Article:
David Nobbs was born in London but came here to work for the Sheffield Star, becoming in his words ‘the world’s worst reporter’. He wrote the delightful Reginald Perrin books which became a TV series, plus a series of four thinly veiled comic biographies starting with ‘Second To Last In The Sack Race’. He only died a short while ago but already his books are disappearing.

His best friend was Mancunian Peter Tinniswood, who wrote the hit novel ‘A Touch of Daniel’ that begins like this; ‘When Auntie Edna fell off the bus, she landed on her pate and remained unconscious for sixty three days. At the end of this period she died, and they had a funeral.’ Uncle Mort admires his wife’s funeral plot because he knows the soil will be perfect for growing championship onions. The book spawned several sequels and a hit TV series, and are comic masterpieces, but they’re now hard to find.

Nobbs and Tinniswood’s honesty about love, illness and death reflected British life without the London varnish. The attitudes expressed in such books mirrored my father’s thought processes, which were practical to the point of insensitivity. To annoy his mother-in-law he would wait until she had covered the parrot’s cage, and would then blow the smoke from a cheap cigar beneath the cloth until the parrot got dizzy and fell off its perch…

10 comments on “Why Authors Are Forgotten: Part 3”

  1. I hope you included Elizabeth Taylor.

  2. Brian Evans says:

    Let’s hear it for R. F. Delderfield-Ronnie to his friends. He died at the relatively young age of 60 in 1972. It is arguable that he is forgotten as some of his books are back in print, mainly on Kindle, but some, including “The Dreaming Suburb” and its sequel, “The Avenue Goes to War” are available in book shops. These both read like a lower-middle class “Coronation Street”, being concerned with the lives of “everyday people in everyday situations” between the wars in a fictionalised Addiscombe, which is near Croydon, in South London. He spent a few years there as a child. “The Dreaming Suburb” was made into a TV series in the late 1970s under the title “People like Us”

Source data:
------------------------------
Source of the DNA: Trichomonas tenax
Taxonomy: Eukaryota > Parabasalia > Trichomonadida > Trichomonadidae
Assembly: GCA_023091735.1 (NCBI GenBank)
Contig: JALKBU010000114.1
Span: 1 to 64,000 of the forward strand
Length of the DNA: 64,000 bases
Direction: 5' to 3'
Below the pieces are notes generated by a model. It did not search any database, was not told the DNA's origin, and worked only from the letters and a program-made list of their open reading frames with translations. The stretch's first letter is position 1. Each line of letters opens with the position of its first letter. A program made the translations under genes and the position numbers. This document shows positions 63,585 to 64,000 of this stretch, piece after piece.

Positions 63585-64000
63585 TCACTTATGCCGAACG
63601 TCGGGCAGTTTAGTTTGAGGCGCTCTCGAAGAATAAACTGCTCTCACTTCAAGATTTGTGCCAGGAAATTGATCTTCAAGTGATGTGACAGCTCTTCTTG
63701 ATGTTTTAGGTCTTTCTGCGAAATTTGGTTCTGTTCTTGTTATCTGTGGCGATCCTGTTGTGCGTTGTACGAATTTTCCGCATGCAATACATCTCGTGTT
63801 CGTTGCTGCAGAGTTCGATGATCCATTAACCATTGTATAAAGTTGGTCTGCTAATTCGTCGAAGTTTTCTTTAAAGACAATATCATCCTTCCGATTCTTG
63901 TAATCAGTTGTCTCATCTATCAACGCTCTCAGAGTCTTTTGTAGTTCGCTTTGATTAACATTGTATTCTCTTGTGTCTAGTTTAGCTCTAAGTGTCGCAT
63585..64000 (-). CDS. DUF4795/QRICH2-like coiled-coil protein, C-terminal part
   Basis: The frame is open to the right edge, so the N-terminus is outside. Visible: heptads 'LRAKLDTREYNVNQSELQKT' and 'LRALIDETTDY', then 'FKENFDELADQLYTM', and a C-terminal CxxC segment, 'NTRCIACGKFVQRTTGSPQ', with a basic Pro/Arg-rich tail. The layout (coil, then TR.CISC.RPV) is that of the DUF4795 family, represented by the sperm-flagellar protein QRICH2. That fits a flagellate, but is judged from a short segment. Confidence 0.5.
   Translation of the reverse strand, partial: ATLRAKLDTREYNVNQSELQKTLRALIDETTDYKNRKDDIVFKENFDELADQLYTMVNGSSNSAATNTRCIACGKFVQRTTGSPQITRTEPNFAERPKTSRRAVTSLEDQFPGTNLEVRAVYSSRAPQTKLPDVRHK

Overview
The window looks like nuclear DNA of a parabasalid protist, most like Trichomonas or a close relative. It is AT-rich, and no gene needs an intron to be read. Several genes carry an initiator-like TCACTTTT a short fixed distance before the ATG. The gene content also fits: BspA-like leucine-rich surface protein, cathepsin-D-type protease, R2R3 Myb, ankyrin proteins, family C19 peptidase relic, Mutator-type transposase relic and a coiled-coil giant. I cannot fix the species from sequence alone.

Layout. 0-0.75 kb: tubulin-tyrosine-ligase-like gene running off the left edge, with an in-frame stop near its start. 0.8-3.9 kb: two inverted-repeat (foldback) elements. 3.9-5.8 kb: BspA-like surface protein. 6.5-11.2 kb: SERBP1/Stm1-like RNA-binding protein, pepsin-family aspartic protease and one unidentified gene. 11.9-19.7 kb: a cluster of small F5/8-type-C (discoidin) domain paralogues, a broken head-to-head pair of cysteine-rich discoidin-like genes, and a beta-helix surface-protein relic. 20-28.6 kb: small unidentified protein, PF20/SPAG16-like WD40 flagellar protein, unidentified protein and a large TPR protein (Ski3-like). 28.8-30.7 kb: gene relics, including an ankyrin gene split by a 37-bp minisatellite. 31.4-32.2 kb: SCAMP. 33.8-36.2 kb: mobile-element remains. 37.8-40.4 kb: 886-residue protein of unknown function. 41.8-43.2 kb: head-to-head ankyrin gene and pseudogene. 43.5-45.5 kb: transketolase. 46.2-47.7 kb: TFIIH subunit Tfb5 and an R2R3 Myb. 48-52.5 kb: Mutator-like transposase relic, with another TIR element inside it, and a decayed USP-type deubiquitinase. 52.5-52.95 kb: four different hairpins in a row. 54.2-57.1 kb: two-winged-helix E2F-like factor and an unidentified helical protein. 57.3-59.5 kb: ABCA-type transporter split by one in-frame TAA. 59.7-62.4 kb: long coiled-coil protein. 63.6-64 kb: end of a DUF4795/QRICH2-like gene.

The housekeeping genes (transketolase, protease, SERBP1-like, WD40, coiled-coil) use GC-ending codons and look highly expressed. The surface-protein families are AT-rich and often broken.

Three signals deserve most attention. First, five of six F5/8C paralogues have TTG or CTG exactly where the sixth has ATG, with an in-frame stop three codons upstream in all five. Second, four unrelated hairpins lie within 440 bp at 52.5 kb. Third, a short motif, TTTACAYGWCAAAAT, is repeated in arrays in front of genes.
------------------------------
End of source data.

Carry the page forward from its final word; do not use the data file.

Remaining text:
He concentrated on both plays and novels, and such was his success and “bankability” that more than half were filmed or televised.

    Plays include-
    “The Orchard Walls” filmed in the mid -fifties with Janette Scott, Kay Walsh, Jack Warner and Vernon Gray (who?) titled “Now and Forever”

    “Where There’s a Will”, also filmed in the mid-fifties-a comedy about a Cockney family inheriting a farm. This starred Kathleen Harrison, Dandy Nicholls, George Cole and Edward Woodward.

    “Glad Tidings”, a comedy-drama about a widower marrying an American woman, starring Raymond Huntley and Barbara Kelly.